2 from user_indexes
    3 where index_name = 'TARGET_DATA_NDX_3_COMP'
    4 /

    LEAF_BLOCKS
    -----------
    2277

    SQL>


    At 2,277 leaf blocks it is, as expected, the same size with Prefix 3 on (OWNER, OBJECT_TYPE, OBJECT_NAME).  Since the entire index key is specified as the Prefix, both indexes would be the same size.

    Going on to Advanced Index Compression

    SQL> drop index target_data_ndx_3_comp;

    Index dropped.

    SQL> create index target_data_ndx_4_advcomp on
    2 target_data(object_name, object_type, owner)
    3 compress advanced low
    4 /

    Index created.

    SQL> exec dbms_stats.gather_index_stats('','TARGET_DATA_NDX_4_ADVCOMP');

    PL/SQL procedure successfully completed.

    SQL> select leaf_blocks
    2 from user_indexes
    3 where index_name = 'TARGET_DATA_NDX_4_ADVCOMP'
    4 /

    LEAF_BLOCKS
    -----------
    2277

    SQL>


    This is, again, as expected.  Advanced Index Compression results in the same size irrespective of the ordering of the columns.

    The advantage of Advanced Index Compression over Key or Prefix Compression is that the DBA does not need to determine the Prefix for compression.  He does not have to spend time to analyze the data and compare the number of distinct values for each of the columns in the composite index.
    .
    .
    .

    Categories: DBA Blogs

    How to Deal with MetaData Lock

    Pythian Group - Thu, 2016-05-05 08:59
    What is MetaData Lock?

    MySQL uses metadata locking to manage concurrent access to database objects, and to ensure data consistency when performing modifications to the schema: DDL operations. Metadata locking applies not just to tables, but also to schemas and stored programs (procedures, functions, triggers, and scheduled events).

    In this post I am going to cover metadata locks on tables and triggers, that are usually seen by DBAs during regular operations/maintenance.

    Kindly refer to these 4 different connections to MySQL Instance:

    Screen Shot 2016-04-19 at 2.58.52 pm

     

    The screenshot shows that the uncommitted transaction may cause metadata lock to ALTER operations. The ALTER will not proceed until the transaction is committed or rolled-back. What is worse, after the ALTER is issued, any queries to that table (even simple SELECT queries) will be blocked. If the ALTER operation is an ONLINE DDL operation available in 5.6+, queries will proceed as soon as the ALTER begins.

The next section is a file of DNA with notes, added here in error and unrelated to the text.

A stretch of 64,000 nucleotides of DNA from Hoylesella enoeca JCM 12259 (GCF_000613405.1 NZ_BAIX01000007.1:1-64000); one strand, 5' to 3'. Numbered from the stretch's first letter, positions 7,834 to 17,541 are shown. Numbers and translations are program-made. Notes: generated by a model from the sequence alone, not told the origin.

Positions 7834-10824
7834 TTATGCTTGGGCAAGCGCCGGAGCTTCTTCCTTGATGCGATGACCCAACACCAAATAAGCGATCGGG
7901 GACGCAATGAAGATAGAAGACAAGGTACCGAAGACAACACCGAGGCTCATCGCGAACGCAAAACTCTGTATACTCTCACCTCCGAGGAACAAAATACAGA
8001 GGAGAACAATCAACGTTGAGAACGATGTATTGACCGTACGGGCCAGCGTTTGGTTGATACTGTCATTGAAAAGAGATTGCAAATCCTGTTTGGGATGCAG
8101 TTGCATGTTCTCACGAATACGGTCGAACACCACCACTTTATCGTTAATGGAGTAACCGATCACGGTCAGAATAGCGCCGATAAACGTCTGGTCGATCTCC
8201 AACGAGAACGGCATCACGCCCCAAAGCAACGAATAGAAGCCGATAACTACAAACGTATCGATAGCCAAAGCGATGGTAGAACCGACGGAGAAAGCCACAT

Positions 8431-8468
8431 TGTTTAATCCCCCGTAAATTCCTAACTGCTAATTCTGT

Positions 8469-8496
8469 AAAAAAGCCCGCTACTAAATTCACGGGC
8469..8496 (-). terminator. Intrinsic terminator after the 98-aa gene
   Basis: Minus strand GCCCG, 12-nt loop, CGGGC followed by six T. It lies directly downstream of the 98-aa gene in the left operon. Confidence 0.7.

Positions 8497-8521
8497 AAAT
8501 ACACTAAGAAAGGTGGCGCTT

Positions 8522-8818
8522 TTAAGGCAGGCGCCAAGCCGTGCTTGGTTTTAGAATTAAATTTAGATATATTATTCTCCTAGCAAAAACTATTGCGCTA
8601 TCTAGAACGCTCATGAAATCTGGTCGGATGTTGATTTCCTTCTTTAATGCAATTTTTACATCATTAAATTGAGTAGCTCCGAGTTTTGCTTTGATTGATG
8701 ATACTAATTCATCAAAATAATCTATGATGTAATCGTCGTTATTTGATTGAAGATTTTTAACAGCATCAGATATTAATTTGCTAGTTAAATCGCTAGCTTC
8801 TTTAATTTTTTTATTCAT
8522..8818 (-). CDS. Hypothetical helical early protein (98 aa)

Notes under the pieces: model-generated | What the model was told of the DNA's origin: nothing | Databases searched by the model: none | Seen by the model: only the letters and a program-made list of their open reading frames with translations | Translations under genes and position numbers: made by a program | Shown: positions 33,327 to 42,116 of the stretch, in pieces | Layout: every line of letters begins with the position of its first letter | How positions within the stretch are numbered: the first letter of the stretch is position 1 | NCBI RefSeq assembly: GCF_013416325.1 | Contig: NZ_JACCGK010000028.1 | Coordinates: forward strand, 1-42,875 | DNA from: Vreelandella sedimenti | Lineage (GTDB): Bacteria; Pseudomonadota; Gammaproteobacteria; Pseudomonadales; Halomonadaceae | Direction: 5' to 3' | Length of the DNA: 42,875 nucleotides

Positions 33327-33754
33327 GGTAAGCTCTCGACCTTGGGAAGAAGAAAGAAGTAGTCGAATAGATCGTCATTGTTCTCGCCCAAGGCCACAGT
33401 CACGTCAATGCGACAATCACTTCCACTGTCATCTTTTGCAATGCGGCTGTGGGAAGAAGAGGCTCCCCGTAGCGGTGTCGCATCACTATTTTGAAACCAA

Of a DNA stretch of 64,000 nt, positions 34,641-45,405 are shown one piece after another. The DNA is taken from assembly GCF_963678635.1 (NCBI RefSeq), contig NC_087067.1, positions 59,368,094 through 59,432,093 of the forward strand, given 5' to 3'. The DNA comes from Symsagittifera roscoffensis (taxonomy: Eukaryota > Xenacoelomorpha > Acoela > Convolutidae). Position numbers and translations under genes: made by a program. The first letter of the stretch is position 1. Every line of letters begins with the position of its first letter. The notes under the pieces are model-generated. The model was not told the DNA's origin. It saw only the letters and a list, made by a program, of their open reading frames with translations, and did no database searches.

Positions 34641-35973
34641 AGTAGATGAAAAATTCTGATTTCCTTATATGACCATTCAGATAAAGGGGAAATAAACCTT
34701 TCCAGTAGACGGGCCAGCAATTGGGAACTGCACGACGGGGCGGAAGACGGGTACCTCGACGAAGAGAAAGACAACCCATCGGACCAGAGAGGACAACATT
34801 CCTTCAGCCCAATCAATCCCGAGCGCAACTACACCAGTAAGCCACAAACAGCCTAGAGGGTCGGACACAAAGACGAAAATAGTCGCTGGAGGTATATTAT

Refer to this video tutorial on MySQL Metadata Locks for further context.

    These days we have a “DBAs” favourite tool “pt-online-schema-change” (osc). Let’s have a look what will happen If we run osc instead of ALTER.

    Screen Shot 2016-04-19 at 3.07.26 pm

    OSC gets stuck at metadata lock at the point of creating triggers on table.

    Let’s jump on the second topic how can we mitigate MDL issues:

    Mitigating the MetaData Lock Issues

    There are various solutions to tackling MDL:

    1. Appropriate setting of wait_timeout variable which will kill stuck/sleep threads after a certain time.
    2. Configure pt-kill to get rid of stuck/sleep threads  
    3. Fix code where transactions are not committed after performing DB queries
    How to kill Sleep Connections in RDS which are causing MDL

    If you are on RDS and your MySQL is having bunch of Sleep threads and you don’t know which connection is causing metadata lock, then you have to kill all the Sleep queries which are in mysql for more than a certain time. As we know “kill thread_id” is not permitted in RDS, but you can use the query below to get the exact queries to kill Sleep threads.

    Example Output:

    mysql> SELECT CONCAT('CALL mysql.rds_kil ( ',id,')',';') FROM INFORMATION_SCHEMA.PROCESSLIST WHERE COMMAND='Sleep' AND TIME > 10 ;
    +---------------------------------------------+
    | CONCAT('CALL mysql.rds_kill ( ',id,')',';') |
    +---------------------------------------------+
    | CALL mysql.rds_kill ( 5740758); |
    | CALL mysql.rds_kill ( 5740802); |
    | CALL mysql.rds_kill ( 5740745); |
    | CALL mysql.rds_kill ( 5740612); |
    | CALL mysql.rds_kill ( 5740824); |
    | CALL mysql.rds_kill ( 5740636); |
    | CALL mysql.rds_kill ( 5740793); |
    | CALL mysql.rds_kill ( 5740825); |
    | CALL mysql.rds_kill ( 5740796); |
    | CALL mysql.rds_kill ( 5740794); |
    | CALL mysql.rds_kill ( 5740759); |
    | CALL mysql.rds_kill ( 5740678); |
    | CALL mysql.rds_kill ( 5740688); |
    | CALL mysql.rds_kill ( 5740817); |
    | CALL mysql.rds_kill ( 5740735); |
    | CALL mysql.rds_kill ( 5740818); |
    | CALL mysql.rds_kill ( 5740831); |
    | CALL mysql.rds_kill ( 5740795); |
    | CALL mysql.rds_kill ( 4926163); |
    | CALL mysql.rds_kill ( 5740742); |
    | CALL mysql.rds_kill ( 5740797); |
    | CALL mysql.rds_kill ( 5740832); |
    | CALL mysql.rds_kill ( 5740751); |
    | CALL mysql.rds_kill ( 5740760); |
    | CALL mysql.rds_kill ( 5740752); |
    | CALL mysql.rds_kill ( 5740833); |
    | CALL mysql.rds_kill ( 5740753); |
    | CALL mysql.rds_kill ( 5740722); |
    | CALL mysql.rds_kill ( 5740723); |
    | CALL mysql.rds_kill ( 5740724); |
    | CALL mysql.rds_kill ( 5740772); |
    | CALL mysql.rds_kill ( 5740743); |
    | CALL mysql.rds_kill ( 5740744); |
    | CALL mysql.rds_kill ( 5740823); |
    | CALL mysql.rds_kill ( 5740761); |
    | CALL mysql.rds_kill ( 5740828); |
    | CALL mysql.rds_kill ( 5740762); |
    | CALL mysql.rds_kill ( 5740763); |
    | CALL mysql.rds_kill ( 5740764); |
    | CALL mysql.rds_kill ( 5740773); |
    | CALL mysql.rds_kill ( 5740769); |
    | CALL mysql.rds_kill ( 5740770); |
    | CALL mysql.rds_kill ( 5740771); |
    | CALL mysql.rds_kill ( 5740774); |
    | CALL mysql.rds_kill ( 5740784); |
    | CALL mysql.rds_kill ( 5740789); |